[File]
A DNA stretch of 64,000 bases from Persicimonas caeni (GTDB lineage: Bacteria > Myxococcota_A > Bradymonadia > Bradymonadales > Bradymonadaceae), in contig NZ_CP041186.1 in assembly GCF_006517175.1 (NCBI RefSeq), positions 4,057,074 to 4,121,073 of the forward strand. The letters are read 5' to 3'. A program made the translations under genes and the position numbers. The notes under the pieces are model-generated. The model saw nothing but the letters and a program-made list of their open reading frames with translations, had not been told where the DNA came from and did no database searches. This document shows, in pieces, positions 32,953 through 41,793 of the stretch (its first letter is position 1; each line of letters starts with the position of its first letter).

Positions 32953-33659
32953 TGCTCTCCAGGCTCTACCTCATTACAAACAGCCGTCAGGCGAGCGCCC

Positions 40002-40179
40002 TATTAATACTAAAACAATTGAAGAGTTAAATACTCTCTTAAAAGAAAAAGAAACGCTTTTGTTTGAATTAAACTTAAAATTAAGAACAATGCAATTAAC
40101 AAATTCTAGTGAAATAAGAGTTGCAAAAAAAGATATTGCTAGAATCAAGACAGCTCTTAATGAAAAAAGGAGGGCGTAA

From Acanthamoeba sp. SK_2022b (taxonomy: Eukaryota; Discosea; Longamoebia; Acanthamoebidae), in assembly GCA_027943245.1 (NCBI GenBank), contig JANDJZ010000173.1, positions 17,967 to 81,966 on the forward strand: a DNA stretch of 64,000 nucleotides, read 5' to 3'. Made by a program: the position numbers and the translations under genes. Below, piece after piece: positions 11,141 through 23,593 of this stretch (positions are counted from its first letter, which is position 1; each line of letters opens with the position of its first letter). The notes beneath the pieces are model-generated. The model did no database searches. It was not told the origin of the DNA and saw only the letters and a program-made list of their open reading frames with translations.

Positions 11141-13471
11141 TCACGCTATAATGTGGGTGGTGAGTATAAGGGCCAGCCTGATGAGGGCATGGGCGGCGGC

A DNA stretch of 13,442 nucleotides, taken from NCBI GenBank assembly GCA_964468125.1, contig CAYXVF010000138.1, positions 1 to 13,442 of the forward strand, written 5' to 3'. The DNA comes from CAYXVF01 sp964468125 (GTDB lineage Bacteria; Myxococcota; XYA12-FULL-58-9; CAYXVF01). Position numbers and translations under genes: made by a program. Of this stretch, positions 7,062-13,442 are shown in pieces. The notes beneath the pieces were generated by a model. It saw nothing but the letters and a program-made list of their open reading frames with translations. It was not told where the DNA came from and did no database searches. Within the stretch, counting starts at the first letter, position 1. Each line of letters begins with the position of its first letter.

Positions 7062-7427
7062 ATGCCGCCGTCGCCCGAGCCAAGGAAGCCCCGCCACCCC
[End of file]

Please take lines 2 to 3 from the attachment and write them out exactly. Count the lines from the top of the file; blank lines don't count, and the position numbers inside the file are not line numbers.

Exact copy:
Positions 32953-33659
32953 TGCTCTCCAGGCTCTACCTCATTACAAACAGCCGTCAGGCGAGCGCCC